Abuses Escalate in ICE Detention Centers

Overreach abroad, hypocrisy at home

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Illustration by Rose Collins

Twenty-four people have died in U.S. Immigration and Customs Enforcement (ICE) custody since Donald Trump’s inauguration in January 2017. These deaths are not random or accidental. They are the result of government-inflicted human rights abuses that began with ICE’s establishment in 2003 and have only worsened since.

Roylán Hernández Díaz and his wife Yarelis Gutiérrez traveled from Cuba to Texas in May to seek asylum in the U.S., fearing Hernández Díaz’s persecution by the Cuban government. In June, ICE officials declared Hernández Díaz’s fear credible. The couple was detained afterward, but Gutiérrez was released within a month. ICE then sent Hernández Díaz to Richwood Correctional Center, a for-profit prison in rural Louisiana partnered with ICE, where he spent the next four months.  

Hernández Díaz died in ICE custody on Oct. 15.

ICE said the death was a suicide, but Gutiérrez says otherwise. She told Telemundo 51 that her husband had been suffering from glandular inflammation for the last two weeks of his life and had pleaded with ICE officials to let him see a doctor. According to several people in his cell, Hernández Díaz went on a hunger strike for four days to bring attention to his medical needs. ICE never let him see a doctor.

Hernández Díaz’s death is a tragedy. The worst part is his is not an isolated case. One death at the hands of ICE is enough to call for the agency’s reform. Twenty-four is enough to call for its abolishment.

It’s time we start calling these calamities what they are — human rights abuses. 

In response to Hernández Díaz’s death, the agency said in a statement, “ICE is firmly committed to the health and welfare of all those in its custody and is undertaking a comprehensive agency-wide review of this incident, as it does in all such cases.”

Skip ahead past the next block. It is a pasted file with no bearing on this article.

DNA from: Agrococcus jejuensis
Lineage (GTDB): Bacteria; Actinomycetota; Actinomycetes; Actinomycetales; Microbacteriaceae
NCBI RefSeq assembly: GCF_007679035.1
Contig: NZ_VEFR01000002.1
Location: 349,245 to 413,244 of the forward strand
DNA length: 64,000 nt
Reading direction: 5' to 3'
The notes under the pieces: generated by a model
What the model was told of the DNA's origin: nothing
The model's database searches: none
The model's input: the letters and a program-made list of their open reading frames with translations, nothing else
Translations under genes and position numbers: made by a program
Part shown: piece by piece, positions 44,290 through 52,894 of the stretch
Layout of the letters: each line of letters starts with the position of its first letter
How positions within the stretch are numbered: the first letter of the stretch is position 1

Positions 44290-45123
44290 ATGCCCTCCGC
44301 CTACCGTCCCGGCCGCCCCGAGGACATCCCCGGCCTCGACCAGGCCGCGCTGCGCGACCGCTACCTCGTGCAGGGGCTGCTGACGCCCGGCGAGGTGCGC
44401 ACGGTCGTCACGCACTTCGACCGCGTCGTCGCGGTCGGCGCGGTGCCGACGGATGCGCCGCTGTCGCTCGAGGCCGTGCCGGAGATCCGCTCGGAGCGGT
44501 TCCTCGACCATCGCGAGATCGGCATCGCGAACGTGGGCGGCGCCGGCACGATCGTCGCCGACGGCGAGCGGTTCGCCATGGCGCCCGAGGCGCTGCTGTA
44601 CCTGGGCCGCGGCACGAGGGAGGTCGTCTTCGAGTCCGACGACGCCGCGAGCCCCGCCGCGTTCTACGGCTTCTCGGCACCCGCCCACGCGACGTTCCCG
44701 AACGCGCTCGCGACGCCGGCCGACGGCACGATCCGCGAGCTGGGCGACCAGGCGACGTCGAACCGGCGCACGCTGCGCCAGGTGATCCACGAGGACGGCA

ICE’s review process includes consulting with private contractor the Nakamoto Group. The U.S. Department of Homeland Security’s Inspector General has repeatedly criticized the Nakamoto Group for cutting corners on investigations and producing inaccurate reports on facility conditions. 

The Nakamoto Group was involved in an investigation into an ICE detention center in Adelanto, California, in October 2018 after 24-year-old Osny Kidd was abducted outside his Los Angeles apartment and taken to Adelanto. Kidd was a Deferred Action for Childhood Arrival (DACA) recipient.

“I was in handcuffs from feet to waist to arms,” Kidd told NPR. “I arrived there in chains.” 

After 76 days in ICE custody, Kidd told NPR he was strip searched, subject to filthy conditions, denied medications and briefly placed in solitary confinement. The Nakamoto Group found no problems at the Adelanto detention center.

Nakamoto Group President Jennifer Nakamoto’s grandparents were detained in U.S. internment camps during World War II. Now, her company is complicit in the abuse of thousands of people across the U.S. who are being detained in a contemporary wave of concentration camps.

The U.S. government is quick to denounce any foreign government that inflicts human rights abuses upon its people, yet it turns a blind eye when its own agency violates the humanity of 51,845 people — the number currently in ICE custody.

Reforming ICE is not enough. An agency this corrupt and inhumane has no place operating in the U.S., or anywhere else. We have a human rights crisis in our country and our government must put an end to it. Now.